This said, I have never really thought that the pains brought on by the evolutionary process, in particular the struggle for survival and reproduction, much affect the Christian conception of God. For all of Voltaire’s devastating wit in “Candide,” I am a bit of a Leibnizian on these matters. If God is to do everything through unbroken law, and I can think of good theological reasons why this should be so, then pain and suffering are part of it all. Paradoxically and humorously I am with Dawkins here. He argues that the only way naturally you can get the design-like features of organisms — the hand and the eye — is through evolution by natural selection, brought on by the struggle. Other mechanisms just don’t work. So God is off the hook.
What? It’s humorous to agree with Dawkins? One could make a statement like that only if you think that everything Dawkins says is a priori wrong, so it seems funny to agree with him.
But that aside, Ruse’s argument doesn’t hold water. First of all, the Christian God didn’t do everything through unbroken law. I call to your attention Jesus and his miracles, as well as many other violations of “unbroken law”—including God’s intervention in evolution, which is what most evolution-accepting Americans believe. So, for most believers, God clearly didn’t do everything through unbroken law. But even if he did, one can rightly ask, “Why?” What’s the advantage of God not preventing unnecessary suffering if he’s able to do so? Is God’s refusal to interfere because maintaining “unbroken natural law” is a huge but mysterious good that outweighs all the suffering of sentient creatures? If that’s the claim, then philosophers need to explain it. What’s so great about unbroken natural law?
For a good refutation of the “God off the hook” claim of Ruse, read the philosopher Herman Philipse’s God in the Age of Science? A Critique of Religious Reason. It’s the best attack on theism I know, and though it’s occasionally a hard slog, it’s well worth it. I can’t recommend it highly enough, and if a theist says he/she hasn’t read it, you can rightly say, “Well, then, you can’t bash atheism, because you haven’t dealt with Its Best Arguments.”
So Ruse doesn’t accept theodicy, but then says that Christians can go ahead and accept it.
3. Where does religion come from? Ruse does this again with the “evolutionary byproduct” theory of religion: that religion may just be a spandrel piggybacking on evolved tendencies. It’s likely that that’s true, but doesn’t that argue, then, against the reality of God? Ruse again plays both ends against the middle:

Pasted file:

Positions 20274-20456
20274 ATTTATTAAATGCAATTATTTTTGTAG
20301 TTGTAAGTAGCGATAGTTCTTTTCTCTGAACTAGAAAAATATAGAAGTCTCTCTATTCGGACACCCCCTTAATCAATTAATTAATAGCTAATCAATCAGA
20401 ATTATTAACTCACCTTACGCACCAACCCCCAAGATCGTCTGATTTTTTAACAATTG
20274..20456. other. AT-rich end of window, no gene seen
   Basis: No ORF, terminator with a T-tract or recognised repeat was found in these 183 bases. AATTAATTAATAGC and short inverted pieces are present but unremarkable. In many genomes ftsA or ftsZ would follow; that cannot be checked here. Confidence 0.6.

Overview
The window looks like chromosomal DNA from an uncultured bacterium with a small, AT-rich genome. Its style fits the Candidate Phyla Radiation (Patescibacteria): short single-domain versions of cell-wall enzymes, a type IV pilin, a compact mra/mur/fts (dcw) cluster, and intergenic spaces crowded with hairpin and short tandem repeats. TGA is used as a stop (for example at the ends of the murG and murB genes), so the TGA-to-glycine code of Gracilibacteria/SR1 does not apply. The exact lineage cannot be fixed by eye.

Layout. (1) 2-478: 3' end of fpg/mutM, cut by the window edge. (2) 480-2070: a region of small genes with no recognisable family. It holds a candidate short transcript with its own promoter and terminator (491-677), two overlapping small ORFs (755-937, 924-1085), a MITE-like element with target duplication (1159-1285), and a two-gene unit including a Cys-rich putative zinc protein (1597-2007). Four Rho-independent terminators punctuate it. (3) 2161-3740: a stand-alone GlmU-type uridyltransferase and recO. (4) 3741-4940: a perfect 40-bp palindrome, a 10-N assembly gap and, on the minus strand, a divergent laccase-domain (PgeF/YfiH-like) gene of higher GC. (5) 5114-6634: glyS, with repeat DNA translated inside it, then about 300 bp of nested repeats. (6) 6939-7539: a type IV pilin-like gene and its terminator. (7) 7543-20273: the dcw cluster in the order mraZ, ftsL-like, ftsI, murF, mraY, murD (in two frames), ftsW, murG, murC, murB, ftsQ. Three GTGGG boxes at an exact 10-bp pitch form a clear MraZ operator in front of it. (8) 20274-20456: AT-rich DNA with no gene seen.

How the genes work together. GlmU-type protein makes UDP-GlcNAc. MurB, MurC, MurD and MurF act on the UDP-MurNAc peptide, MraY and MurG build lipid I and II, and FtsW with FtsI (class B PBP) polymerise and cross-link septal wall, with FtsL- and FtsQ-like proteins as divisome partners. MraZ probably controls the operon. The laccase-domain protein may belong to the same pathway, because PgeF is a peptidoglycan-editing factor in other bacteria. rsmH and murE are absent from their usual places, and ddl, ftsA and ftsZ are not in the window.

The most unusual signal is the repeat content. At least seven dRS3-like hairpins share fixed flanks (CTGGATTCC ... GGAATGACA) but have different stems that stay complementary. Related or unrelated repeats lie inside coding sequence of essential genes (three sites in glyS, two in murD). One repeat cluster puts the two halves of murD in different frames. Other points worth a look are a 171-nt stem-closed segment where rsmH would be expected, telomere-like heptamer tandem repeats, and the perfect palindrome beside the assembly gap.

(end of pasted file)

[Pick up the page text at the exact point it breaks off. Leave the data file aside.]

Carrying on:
G.G.: Of course, evolutionary explanations are empirically well established on the biological level. But is the same true on the level of social and cultural life, especially among humans?
M.R.: I include society and culture here although I would qualify what I say. I don’t see being a Nazi as very adaptive, but I would say that the things that led to being a Nazi — for instance being open to indoctrination as a child — have adaptive significance. I would say the same of religion. The biologist Edward O. Wilson thinks that religion is adaptive because it promotes bonding and he might be right. But it can go biologically haywire, as in the case of the Shakers, whose religious prohibition on procreation had an adaptive value of precisely zero.
So it is true that in a sense I see all knowledge, including claims about religious knowledge, as being relative to evolutionary ends. The upshot is that I don’t dismiss religious beliefs even though they ultimately can be explained by evolution. I think everything can! I wouldn’t dismiss religious beliefs even if you could show me that they are just a byproduct of adaptation, as I think Darwin himself thought. It is as plausible that my love of Mozart’s operas is a byproduct of adaptation, but it doesn’t make them any the less beautiful and meaningful. I think you have to judge religion on its merits.